OAK RIDGE, Tenn., June 23, 2008 Scientists can study the biological impacts of engineered nanomaterials on cells within the body with greater resolution than ever because of a procedure developed by researchers at the Department of Energy's Oak Ridge National Laboratory.
The method, detailed in the current issue of Nature Nanotechnology, uses scanning near-field ultrasonic holography to clearly see nanoparticles residing within cells of laboratory mice that had inhaled single-walled carbon nanohorns. Nanohorns are short, horn-shaped tubular structures capped with a conical tip.
"While carbon-based materials have countless potential uses, we need to know how they interact within a cell and whether they are able to penetrate cells," said Laurene Tetard, lead author and a member of ORNL's Biosciences Division. "We found that these nanohorns can indeed get into cells."
With this new tool, researchers will be able to determine whether a cell's shape changes because of nanomaterials such as the nanohorns used for this study. Tetard and co-authors expect this work to be of significant benefit to scientists studying drug delivery systems, nanotoxicology and interactions between engineered nanomaterials and biological systems.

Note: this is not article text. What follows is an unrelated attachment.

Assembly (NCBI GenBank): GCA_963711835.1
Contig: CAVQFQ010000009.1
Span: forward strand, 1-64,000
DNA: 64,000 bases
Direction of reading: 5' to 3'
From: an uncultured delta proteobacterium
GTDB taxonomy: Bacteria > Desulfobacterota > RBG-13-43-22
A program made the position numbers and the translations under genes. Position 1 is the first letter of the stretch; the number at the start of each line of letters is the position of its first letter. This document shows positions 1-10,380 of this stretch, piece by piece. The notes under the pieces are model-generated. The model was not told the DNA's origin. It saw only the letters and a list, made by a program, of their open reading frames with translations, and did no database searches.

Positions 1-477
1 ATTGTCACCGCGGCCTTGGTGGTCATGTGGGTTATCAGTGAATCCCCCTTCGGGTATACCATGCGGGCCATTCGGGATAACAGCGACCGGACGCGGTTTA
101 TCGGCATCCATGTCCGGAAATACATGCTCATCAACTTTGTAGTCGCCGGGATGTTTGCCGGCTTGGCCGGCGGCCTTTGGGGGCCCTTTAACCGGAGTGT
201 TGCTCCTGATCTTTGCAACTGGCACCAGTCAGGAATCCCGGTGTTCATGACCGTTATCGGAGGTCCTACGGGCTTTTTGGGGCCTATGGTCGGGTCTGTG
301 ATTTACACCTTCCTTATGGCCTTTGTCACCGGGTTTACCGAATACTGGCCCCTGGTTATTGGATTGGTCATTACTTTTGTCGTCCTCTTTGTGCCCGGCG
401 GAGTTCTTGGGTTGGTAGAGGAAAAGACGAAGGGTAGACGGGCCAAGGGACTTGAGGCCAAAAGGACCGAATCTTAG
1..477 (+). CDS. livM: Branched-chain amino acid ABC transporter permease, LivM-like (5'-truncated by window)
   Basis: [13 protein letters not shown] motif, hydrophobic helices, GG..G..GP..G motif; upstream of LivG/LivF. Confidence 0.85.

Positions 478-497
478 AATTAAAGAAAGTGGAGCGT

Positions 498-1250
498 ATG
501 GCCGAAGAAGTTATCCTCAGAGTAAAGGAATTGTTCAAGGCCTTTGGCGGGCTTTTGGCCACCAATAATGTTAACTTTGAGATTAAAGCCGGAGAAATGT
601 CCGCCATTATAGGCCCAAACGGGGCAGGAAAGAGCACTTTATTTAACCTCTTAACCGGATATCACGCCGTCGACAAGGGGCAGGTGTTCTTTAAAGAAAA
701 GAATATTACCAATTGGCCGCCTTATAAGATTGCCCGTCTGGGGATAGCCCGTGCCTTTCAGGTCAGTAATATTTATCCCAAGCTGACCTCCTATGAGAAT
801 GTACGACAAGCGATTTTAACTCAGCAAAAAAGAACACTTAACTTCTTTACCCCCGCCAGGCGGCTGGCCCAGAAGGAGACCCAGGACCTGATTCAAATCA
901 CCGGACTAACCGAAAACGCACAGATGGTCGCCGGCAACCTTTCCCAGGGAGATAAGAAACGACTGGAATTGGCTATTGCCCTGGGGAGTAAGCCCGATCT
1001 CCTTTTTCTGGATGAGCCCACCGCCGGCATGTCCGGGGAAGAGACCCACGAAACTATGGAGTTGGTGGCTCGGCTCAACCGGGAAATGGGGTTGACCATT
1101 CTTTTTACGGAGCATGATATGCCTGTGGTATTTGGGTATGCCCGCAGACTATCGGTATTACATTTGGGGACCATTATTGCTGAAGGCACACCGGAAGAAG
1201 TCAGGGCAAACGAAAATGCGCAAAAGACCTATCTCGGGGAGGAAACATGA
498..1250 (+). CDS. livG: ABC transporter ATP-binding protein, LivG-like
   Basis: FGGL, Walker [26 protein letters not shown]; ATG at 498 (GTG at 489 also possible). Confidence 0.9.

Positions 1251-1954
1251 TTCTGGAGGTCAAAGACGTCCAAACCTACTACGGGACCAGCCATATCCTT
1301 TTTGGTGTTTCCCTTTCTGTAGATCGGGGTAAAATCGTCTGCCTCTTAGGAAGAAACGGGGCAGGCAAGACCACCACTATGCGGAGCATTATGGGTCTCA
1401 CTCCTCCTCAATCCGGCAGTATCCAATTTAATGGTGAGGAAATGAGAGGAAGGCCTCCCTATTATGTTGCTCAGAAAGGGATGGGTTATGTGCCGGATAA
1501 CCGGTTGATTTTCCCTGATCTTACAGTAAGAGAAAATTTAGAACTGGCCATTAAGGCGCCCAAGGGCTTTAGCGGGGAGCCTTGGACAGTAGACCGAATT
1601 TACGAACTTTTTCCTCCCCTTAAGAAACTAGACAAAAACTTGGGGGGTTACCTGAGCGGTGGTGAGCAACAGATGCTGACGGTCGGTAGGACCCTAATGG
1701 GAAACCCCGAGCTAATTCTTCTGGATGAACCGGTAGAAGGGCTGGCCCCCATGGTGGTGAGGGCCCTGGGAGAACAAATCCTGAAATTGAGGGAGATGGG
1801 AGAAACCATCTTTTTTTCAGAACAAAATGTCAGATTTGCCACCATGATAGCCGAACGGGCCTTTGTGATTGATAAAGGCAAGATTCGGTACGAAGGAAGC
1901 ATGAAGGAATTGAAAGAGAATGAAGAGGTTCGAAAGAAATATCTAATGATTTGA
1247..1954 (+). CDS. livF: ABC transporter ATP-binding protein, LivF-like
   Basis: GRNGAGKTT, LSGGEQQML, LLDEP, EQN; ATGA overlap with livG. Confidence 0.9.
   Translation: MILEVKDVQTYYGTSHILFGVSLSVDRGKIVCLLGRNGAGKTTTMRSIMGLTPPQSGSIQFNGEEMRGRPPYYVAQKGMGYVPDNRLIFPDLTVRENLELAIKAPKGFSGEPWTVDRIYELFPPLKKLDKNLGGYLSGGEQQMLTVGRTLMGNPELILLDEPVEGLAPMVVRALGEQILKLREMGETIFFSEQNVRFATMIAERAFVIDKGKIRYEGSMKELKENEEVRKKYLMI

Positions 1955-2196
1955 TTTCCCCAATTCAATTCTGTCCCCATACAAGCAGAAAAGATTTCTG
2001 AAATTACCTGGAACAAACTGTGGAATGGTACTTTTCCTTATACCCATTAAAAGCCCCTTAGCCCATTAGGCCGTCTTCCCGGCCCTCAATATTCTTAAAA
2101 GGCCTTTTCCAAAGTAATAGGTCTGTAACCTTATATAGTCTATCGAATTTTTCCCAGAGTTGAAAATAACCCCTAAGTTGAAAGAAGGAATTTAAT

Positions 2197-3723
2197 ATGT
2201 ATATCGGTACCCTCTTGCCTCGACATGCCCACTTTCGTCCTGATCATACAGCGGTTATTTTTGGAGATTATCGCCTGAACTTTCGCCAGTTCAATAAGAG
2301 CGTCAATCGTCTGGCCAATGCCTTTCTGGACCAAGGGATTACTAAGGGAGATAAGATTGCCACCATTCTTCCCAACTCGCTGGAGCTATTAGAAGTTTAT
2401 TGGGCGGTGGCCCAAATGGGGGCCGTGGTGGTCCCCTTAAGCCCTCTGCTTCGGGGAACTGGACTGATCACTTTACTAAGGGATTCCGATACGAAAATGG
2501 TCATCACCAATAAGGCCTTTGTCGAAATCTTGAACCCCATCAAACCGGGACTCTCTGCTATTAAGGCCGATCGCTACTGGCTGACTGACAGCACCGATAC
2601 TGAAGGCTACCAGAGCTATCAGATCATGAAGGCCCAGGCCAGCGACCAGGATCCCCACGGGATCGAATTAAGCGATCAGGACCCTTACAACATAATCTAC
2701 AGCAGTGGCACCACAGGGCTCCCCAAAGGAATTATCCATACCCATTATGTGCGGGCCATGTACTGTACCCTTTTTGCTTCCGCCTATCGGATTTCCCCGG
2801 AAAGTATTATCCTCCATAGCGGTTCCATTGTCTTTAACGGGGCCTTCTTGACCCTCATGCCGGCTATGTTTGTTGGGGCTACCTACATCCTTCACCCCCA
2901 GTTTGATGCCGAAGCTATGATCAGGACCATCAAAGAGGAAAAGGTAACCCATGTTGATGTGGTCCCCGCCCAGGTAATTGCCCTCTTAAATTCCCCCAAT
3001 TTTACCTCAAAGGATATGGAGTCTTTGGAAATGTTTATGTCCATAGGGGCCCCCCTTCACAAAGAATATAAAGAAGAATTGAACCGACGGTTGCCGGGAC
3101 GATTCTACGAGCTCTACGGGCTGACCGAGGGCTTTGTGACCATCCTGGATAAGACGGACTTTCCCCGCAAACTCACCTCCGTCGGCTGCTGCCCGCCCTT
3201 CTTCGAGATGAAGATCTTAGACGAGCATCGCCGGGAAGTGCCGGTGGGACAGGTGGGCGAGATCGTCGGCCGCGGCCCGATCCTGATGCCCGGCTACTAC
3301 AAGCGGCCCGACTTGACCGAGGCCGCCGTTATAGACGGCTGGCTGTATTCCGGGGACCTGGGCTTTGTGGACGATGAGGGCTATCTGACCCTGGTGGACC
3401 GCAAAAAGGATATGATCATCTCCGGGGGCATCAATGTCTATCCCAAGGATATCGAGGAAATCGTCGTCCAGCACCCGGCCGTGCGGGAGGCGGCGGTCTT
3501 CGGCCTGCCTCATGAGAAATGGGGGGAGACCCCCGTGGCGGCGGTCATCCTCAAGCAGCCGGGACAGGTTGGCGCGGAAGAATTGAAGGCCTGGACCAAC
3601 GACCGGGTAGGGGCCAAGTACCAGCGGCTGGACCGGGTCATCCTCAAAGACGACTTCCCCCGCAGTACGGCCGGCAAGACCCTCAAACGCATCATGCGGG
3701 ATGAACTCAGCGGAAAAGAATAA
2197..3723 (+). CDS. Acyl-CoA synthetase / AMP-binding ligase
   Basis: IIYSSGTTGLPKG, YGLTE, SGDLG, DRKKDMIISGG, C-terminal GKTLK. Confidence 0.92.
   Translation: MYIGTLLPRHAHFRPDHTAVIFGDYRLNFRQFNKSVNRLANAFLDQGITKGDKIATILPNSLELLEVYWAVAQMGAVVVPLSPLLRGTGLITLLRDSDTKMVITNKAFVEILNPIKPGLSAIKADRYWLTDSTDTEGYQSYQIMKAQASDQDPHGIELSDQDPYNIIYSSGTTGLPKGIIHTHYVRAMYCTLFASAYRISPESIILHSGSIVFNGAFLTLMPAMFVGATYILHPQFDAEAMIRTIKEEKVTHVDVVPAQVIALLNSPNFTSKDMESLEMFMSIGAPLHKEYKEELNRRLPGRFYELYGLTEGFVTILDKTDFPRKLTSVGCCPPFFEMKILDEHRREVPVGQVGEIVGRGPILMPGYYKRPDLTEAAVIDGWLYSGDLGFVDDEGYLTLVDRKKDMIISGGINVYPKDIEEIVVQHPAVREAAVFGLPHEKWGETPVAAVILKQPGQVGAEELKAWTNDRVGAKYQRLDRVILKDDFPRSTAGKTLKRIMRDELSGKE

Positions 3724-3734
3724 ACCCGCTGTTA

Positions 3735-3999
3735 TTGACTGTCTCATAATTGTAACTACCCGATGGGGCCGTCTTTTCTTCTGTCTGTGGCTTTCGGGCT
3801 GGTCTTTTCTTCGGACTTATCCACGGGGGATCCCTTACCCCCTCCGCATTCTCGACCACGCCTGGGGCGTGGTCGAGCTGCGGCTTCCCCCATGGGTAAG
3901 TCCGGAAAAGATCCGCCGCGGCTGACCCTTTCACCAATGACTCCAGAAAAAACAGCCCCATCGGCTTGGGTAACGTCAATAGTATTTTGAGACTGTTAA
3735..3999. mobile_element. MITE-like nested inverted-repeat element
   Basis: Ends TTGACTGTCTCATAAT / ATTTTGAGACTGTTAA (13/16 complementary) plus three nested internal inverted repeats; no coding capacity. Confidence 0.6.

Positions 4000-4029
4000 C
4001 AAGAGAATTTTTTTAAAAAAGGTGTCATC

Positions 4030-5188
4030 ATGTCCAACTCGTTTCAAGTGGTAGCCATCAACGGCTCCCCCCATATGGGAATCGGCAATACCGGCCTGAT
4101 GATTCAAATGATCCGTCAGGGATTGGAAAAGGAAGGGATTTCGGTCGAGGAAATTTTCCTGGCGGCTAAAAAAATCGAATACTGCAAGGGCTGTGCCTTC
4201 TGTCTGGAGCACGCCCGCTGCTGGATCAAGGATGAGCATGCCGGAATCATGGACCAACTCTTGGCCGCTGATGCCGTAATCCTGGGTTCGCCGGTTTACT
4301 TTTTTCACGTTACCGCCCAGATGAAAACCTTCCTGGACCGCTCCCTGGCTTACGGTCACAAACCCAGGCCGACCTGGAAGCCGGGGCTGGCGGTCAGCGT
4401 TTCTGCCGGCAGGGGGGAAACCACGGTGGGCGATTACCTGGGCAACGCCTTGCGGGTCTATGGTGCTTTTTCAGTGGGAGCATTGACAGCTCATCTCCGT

"The rising commercial use of engineered nanoparticles and the ensuing need for large-scale production pose a risk of unintended human exposure that may impact health," the authors wrote. "Central to this issue is the ability to determine the fate of nanoparticles in biological systems and in more details their route after inhalation."
In contrast to conventional imaging techniques, scanning near-field ultrasonic holography provides a detailed look inside a cell, providing nanometer resolution.
"Conventional atomic force microscopy using a cantilever tip can only probe the surface of a specimen, making it difficult to analyze structures that are inside a cell," Tetard said. "Our method
|Contact: Ron Walli|
DOE/Oak Ridge National Laboratory